Imocas with daggerboard are expected to be very much in the shade this time. But there will be a good race between the 14 boats at the start not equipped with foils. “I see two standouts: Banque Populaire (Clarisse Crémer) already near the top four years ago because when Paul (Meilhat) gave up he was third in middle of foiling boats, and Apicil (Damien Seguin) whose base boat was not great but was really well refitted, thanks in particular to the contribution of Yoann Richomme”, analyzes Morgan Lagravière. Roland Jourdain adds Jean Le Cam to this list “the smartest of all” according to Kito de Pavant, Jacques Caraës adding: “Jean knows his boat by heart, it has always taken him to the next level, and he knows how to go fast without overloading it.”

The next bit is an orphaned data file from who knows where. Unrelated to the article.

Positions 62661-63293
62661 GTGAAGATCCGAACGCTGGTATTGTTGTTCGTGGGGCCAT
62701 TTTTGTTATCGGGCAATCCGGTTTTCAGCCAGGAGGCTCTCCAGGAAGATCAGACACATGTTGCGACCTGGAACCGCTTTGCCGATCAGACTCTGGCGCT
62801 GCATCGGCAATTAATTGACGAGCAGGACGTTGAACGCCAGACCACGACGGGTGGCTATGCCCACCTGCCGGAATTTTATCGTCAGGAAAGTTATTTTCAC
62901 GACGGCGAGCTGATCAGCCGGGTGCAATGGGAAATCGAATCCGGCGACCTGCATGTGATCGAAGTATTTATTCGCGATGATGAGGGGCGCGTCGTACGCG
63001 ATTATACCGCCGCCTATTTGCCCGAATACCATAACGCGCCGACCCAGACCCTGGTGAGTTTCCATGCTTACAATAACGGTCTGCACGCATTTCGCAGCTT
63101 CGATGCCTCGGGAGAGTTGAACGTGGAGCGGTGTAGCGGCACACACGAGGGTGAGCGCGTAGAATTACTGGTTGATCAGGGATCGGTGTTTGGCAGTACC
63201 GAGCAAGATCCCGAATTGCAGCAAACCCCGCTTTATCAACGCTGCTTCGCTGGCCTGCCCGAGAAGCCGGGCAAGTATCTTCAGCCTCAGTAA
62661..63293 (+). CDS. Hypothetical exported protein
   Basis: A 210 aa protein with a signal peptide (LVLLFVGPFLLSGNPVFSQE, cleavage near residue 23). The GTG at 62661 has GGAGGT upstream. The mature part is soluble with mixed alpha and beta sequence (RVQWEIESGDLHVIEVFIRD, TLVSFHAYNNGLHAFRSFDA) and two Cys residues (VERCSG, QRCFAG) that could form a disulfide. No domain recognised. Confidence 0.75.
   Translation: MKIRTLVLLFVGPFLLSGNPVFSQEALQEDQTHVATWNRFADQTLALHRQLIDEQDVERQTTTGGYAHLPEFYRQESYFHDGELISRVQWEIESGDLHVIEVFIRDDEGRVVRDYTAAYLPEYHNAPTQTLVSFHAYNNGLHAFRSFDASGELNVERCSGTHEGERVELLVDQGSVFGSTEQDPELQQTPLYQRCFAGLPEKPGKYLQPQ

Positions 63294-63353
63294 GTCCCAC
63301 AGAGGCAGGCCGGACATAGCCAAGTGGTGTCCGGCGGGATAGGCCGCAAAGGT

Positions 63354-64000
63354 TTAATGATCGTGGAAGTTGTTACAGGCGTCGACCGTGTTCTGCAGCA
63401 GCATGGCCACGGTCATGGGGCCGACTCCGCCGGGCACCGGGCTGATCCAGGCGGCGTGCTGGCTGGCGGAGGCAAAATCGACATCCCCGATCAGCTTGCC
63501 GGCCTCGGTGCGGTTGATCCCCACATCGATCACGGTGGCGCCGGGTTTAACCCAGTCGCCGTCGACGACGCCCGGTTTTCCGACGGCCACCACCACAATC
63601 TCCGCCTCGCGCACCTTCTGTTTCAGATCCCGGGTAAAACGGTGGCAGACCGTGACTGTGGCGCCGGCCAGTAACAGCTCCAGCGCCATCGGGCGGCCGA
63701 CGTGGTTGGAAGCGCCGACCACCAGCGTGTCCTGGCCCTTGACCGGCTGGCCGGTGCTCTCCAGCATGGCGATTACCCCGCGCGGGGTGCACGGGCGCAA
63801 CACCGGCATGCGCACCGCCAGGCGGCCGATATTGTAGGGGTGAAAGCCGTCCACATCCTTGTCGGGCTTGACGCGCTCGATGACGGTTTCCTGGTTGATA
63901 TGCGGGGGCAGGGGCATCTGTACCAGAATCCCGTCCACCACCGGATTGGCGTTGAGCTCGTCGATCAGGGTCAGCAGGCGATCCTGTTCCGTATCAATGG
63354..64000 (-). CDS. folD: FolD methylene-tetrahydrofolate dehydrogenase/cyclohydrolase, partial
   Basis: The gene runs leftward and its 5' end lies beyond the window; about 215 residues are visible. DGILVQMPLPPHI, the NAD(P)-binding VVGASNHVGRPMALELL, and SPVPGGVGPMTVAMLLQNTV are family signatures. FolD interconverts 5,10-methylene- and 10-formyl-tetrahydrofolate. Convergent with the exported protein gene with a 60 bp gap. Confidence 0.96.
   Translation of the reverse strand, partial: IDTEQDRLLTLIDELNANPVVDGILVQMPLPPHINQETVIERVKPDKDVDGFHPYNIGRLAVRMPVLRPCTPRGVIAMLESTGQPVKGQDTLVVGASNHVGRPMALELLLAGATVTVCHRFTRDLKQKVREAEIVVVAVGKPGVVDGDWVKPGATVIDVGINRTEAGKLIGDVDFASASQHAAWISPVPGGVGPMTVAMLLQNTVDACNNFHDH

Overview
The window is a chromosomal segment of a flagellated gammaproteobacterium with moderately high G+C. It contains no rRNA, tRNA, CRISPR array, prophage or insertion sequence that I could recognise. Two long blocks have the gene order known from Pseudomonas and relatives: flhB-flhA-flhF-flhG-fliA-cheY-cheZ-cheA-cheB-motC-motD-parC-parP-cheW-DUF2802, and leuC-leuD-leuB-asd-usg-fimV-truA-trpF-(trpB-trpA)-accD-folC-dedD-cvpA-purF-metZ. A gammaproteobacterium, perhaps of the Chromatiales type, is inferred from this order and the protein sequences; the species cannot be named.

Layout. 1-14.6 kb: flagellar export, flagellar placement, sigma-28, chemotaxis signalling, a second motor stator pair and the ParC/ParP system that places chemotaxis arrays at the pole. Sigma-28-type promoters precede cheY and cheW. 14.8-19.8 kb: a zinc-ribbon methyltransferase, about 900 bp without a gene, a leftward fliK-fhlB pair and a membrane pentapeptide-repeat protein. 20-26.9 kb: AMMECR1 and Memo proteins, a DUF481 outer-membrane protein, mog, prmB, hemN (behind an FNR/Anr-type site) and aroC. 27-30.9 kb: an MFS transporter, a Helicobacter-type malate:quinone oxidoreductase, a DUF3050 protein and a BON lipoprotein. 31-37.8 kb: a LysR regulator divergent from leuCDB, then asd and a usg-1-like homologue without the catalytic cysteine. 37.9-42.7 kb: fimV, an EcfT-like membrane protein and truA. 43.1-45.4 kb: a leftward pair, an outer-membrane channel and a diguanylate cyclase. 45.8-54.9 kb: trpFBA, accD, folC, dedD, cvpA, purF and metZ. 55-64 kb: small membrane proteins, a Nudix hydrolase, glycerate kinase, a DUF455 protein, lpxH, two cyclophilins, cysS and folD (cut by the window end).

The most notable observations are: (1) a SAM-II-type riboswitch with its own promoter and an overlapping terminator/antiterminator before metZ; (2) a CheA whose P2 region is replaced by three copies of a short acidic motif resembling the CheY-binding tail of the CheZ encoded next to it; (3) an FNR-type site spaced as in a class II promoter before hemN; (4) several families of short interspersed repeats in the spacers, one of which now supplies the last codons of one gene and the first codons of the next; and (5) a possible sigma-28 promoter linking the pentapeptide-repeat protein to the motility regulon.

The Top 5 of our experts: 1. Jérémie Beyou, 2. Charlie Dalin, 3. Thomas Ruyant 4. Alex Thomson, 5. Kevin Escoffier
Photo: Gauthier Lebec / Charal